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Title: The Balloon-borne Large Aperture Submillimeter Telescope: BLAST
Authors: E. Pascale, P. A. R. Ade, J. J. Bock, E. L. Chapin, J. Chung, M. J. Devlin, S Dicker, M. Griffin, J. O. Gundersen, M. Halpern, P. C. Hargrave, D. H. Hughes, J. Klein, C. J. MacTavish, G. Marsden, P. G. Martin, T. G. Martin, P. Mauskopf, C. B. Netterfield, L. Olmi, G. Patanchon, M. Rex, D. Scott, C. Semisch, N. Thomas, M. D. P. Truch, C. Tucker, G. S. Tucker, M. P. Viero, D. V. Wiebe

The Balloon-borne Large Aperture Submillimeter Telescope (BLAST) is a sub-orbital survey-experiment designed to study the evolutionary history and processes of star formation in local galaxies (including the Milky Way) and galaxies at cosmological distances. The BLAST continuum camera, which consists of 270 detectors distributed between 3 arrays, observes simultaneously in broad-band (30%) spectral-windows at 250, 350, and 500 micron. The optical design is based on a 2m diameter Cassegrain telescope, providing a diffraction-limited resolution of 30" at 250 micron. The gondola pointing system enables raster-like maps of arbitrary geometry, with a repeatable positional accuracy of ~30" post-flight pointing reconstruction to ~<5" rms is also achieved. The on-board telescope control software permits autonomous execution of a pre-selected set of maps, with the option of manual intervention. In this paper we describe the primary characteristics and measured in-flight performance of BLAST. Since a test-flight in 2003, BLAST has made two scientifically productive long-duration balloon flights: a 100-hour flight from ESRANGE (Kiruna), Sweden to Victoria Island, northern Canada in June 2005, and a 250-hour, circumpolar-flight from McMurdo Station, Antarctica, in December 2006.

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www.BlastTheMovie.com
BLAST follows an international team of scientists as they launch a
massive balloon into the upper reaches of the atmosphere with a
multi-million dollar telescope dangling below. A successful launch
brings insight into origins of the Universe. Failure wastes 5 years of
effort and jeopardizes the careers of the researchers. BLAST explores
the human face of this complex scientific endeavor.
http://BlastTheMovie.com
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A scientific balloon designed to make the first-ever measurements of high-energy neutrinos has completed a 35-day flight over Antarctica, said University of Hawaii professor Peter Gorham, who is leading the project.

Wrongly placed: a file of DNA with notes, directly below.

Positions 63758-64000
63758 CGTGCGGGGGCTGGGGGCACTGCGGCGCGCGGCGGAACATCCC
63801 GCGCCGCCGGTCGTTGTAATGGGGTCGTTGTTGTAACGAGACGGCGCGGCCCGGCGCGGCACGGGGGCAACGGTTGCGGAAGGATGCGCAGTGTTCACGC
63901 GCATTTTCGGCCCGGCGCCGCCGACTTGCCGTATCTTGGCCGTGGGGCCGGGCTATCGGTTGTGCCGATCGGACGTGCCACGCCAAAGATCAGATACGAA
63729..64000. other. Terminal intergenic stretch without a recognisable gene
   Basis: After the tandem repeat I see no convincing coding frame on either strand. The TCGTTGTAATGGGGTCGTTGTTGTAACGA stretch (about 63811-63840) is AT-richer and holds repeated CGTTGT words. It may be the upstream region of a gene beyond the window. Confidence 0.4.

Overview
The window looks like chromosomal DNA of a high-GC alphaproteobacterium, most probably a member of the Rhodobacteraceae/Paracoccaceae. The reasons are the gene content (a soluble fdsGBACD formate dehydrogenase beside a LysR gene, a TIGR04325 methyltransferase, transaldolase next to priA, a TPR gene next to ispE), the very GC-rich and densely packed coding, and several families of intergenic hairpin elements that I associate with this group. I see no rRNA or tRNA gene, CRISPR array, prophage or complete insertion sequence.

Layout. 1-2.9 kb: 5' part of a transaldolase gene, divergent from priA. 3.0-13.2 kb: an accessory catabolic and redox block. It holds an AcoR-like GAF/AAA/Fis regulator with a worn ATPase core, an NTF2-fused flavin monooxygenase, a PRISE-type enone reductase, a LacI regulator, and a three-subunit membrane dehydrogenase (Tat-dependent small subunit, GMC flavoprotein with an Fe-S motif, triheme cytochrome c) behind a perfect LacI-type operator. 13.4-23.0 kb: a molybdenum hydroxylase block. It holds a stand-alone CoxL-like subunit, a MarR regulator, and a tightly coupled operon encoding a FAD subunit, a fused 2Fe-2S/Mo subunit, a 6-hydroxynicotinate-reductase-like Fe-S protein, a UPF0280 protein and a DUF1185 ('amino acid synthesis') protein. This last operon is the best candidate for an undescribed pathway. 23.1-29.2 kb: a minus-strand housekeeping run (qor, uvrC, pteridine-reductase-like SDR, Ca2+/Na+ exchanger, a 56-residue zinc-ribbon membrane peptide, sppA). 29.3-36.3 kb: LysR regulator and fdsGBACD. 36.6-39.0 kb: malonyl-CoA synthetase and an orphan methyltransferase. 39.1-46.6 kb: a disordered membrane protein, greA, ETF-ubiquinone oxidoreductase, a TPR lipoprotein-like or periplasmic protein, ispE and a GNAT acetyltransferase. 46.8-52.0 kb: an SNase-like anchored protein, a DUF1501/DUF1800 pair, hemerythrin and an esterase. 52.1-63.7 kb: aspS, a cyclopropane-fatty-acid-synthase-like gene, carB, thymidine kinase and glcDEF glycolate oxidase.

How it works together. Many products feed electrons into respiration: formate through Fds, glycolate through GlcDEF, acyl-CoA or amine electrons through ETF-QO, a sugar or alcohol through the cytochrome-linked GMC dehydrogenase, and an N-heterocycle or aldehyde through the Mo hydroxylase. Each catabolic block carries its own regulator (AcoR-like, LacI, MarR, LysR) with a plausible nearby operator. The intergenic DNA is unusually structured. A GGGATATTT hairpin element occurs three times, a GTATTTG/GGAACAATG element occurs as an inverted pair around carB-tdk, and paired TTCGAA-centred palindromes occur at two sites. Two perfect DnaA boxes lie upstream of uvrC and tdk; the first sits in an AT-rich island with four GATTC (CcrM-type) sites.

As the high-altitude balloon cruised at 120,000 feet above the Antarctic continent, 40 antennas listened for bursts of radio waves like "mini-lightning bolts" from high-energy neutrinos interacting deep within the ice.

"At this point we can't say if we detected any neutrinos" - Peter Gorham, professor of physics and astronomy, explaining that most of the data has yet to be analysed by the Antarctic Impulsive Transient Antenna team.

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Credit Kim Palladino/OhioState

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ANITA
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At 13.40 on 15 December, a giant balloon carrying an equally gigantic payload lifted off from McMurdo station in Antarctica. Steve Barwick was glad to see it go. Maybe 'twas the season, but the device he had spent two years building had begun to remind him of a Christmas tree. However, the adornments on this 6-metre-tall hulk are radio antennas rather than baubles. And far from being decorative, this device is now turning the ice continent into the world's biggest particle detector.
Barwick, of the University of California, Irvine, and colleagues developed ANITA - the Antarctic Impulsive Transient Antenna experiment - to detect ultra-high-energy neutrinos from sources outside our galaxy. If ANITA succeeds, it will become the first detector to spot such neutrinos. It could also help shed light on the origin of mysterious ultra-high-energy (UHE) cosmic rays, charged particles arriving on Earth at nearly the speed of light.

Souyrce